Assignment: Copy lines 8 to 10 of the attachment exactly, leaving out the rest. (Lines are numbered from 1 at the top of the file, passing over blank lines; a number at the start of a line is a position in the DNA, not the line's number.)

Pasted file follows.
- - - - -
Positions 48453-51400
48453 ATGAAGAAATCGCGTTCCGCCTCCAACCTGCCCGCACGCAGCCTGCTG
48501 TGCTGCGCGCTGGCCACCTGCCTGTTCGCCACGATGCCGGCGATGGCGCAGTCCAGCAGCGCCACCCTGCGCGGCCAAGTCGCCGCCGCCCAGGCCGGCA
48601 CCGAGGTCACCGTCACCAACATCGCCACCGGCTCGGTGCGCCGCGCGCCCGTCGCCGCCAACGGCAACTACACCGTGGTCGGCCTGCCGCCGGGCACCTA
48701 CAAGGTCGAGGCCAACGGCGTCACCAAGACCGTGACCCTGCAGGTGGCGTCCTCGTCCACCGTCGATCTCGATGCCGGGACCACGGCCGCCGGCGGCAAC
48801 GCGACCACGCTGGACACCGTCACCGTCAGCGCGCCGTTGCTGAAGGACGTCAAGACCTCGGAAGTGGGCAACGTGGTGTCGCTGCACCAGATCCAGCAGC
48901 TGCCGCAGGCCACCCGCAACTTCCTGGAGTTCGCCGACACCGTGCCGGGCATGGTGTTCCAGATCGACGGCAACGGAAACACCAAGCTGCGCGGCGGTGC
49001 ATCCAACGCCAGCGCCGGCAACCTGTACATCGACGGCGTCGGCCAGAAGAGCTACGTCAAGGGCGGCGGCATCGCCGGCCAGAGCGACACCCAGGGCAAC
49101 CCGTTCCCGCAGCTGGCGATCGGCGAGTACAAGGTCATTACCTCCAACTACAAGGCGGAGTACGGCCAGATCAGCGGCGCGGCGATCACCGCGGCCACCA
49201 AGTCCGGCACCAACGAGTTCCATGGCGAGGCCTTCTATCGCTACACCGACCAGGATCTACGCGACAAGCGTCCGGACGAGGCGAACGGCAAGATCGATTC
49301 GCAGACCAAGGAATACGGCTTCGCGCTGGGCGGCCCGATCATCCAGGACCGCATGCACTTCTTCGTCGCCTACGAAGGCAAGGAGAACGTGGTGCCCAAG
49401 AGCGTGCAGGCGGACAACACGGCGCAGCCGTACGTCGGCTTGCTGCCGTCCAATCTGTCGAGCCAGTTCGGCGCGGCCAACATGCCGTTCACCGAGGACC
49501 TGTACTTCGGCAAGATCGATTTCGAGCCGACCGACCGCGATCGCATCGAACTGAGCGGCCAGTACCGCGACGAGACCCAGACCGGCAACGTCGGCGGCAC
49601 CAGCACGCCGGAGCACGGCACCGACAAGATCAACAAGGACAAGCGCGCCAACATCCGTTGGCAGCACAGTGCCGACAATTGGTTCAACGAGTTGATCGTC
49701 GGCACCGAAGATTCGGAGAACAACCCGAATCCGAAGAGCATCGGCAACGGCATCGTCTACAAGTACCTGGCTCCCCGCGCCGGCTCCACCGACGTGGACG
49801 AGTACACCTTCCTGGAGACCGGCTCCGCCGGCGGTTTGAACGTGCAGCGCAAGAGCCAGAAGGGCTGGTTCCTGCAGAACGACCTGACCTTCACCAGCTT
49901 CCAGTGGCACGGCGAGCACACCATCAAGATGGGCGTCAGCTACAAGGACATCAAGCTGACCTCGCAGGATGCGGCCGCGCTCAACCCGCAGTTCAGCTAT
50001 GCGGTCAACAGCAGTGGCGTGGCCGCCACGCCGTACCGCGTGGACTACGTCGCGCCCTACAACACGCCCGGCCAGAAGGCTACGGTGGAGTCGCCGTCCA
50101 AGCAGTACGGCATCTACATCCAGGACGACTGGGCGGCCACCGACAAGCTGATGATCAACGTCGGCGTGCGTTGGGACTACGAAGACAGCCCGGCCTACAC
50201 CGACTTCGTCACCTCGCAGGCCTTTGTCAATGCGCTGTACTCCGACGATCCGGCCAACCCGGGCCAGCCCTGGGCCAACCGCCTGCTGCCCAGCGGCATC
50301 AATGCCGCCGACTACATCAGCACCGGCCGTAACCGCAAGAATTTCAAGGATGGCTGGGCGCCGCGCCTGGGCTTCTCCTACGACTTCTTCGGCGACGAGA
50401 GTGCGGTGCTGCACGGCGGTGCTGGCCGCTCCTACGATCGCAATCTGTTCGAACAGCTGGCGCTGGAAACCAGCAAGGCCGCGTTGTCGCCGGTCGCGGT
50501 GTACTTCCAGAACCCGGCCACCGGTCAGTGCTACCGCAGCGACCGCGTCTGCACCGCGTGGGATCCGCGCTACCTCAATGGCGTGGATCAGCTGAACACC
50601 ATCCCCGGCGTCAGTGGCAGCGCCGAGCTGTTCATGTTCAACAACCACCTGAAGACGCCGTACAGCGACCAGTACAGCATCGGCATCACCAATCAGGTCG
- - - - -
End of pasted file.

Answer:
49001 ATCCAACGCCAGCGCCGGCAACCTGTACATCGACGGCGTCGGCCAGAAGAGCTACGTCAAGGGCGGCGGCATCGCCGGCCAGAGCGACACCCAGGGCAAC
49101 CCGTTCCCGCAGCTGGCGATCGGCGAGTACAAGGTCATTACCTCCAACTACAAGGCGGAGTACGGCCAGATCAGCGGCGCGGCGATCACCGCGGCCACCA
49201 AGTCCGGCACCAACGAGTTCCATGGCGAGGCCTTCTATCGCTACACCGACCAGGATCTACGCGACAAGCGTCCGGACGAGGCGAACGGCAAGATCGATTC